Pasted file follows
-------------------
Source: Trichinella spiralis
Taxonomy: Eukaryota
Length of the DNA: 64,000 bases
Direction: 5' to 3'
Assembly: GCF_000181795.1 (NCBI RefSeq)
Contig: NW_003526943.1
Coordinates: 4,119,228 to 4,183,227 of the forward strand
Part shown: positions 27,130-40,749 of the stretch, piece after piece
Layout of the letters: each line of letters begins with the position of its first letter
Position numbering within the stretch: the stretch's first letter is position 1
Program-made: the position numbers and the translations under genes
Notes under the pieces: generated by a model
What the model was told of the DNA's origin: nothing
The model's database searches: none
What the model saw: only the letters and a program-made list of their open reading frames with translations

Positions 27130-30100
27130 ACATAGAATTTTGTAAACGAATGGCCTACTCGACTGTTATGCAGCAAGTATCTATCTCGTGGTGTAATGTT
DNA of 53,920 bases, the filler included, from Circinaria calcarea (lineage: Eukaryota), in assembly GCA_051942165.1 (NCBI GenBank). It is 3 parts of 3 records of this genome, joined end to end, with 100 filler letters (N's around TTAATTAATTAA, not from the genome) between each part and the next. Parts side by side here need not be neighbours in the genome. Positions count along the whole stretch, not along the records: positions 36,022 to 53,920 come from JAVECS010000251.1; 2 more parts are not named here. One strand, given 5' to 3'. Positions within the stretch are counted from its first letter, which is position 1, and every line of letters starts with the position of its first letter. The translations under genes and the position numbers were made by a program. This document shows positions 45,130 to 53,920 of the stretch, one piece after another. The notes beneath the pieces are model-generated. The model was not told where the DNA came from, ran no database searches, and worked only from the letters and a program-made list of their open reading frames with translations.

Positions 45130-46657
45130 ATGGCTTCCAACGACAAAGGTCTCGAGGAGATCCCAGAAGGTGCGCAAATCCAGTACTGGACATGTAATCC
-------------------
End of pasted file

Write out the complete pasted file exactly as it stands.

Source: Trichinella spiralis
Taxonomy: Eukaryota
Length of the DNA: 64,000 bases
Direction: 5' to 3'
Assembly: GCF_000181795.1 (NCBI RefSeq)
Contig: NW_003526943.1
Coordinates: 4,119,228 to 4,183,227 of the forward strand
Part shown: positions 27,130-40,749 of the stretch, piece after piece
Layout of the letters: each line of letters begins with the position of its first letter
Position numbering within the stretch: the stretch's first letter is position 1
Program-made: the position numbers and the translations under genes
Notes under the pieces: generated by a model
What the model was told of the DNA's origin: nothing
The model's database searches: none
What the model saw: only the letters and a program-made list of their open reading frames with translations

Positions 27130-30100
27130 ACATAGAATTTTGTAAACGAATGGCCTACTCGACTGTTATGCAGCAAGTATCTATCTCGTGGTGTAATGTT
DNA of 53,920 bases, the filler included, from Circinaria calcarea (lineage: Eukaryota), in assembly GCA_051942165.1 (NCBI GenBank). It is 3 parts of 3 records of this genome, joined end to end, with 100 filler letters (N's around TTAATTAATTAA, not from the genome) between each part and the next. Parts side by side here need not be neighbours in the genome. Positions count along the whole stretch, not along the records: positions 36,022 to 53,920 come from JAVECS010000251.1; 2 more parts are not named here. One strand, given 5' to 3'. Positions within the stretch are counted from its first letter, which is position 1, and every line of letters starts with the position of its first letter. The translations under genes and the position numbers were made by a program. This document shows positions 45,130 to 53,920 of the stretch, one piece after another. The notes beneath the pieces are model-generated. The model was not told where the DNA came from, ran no database searches, and worked only from the letters and a program-made list of their open reading frames with translations.

Positions 45130-46657
45130 ATGGCTTCCAACGACAAAGGTCTCGAGGAGATCCCAGAAGGTGCGCAAATCCAGTACTGGACATGTAATCC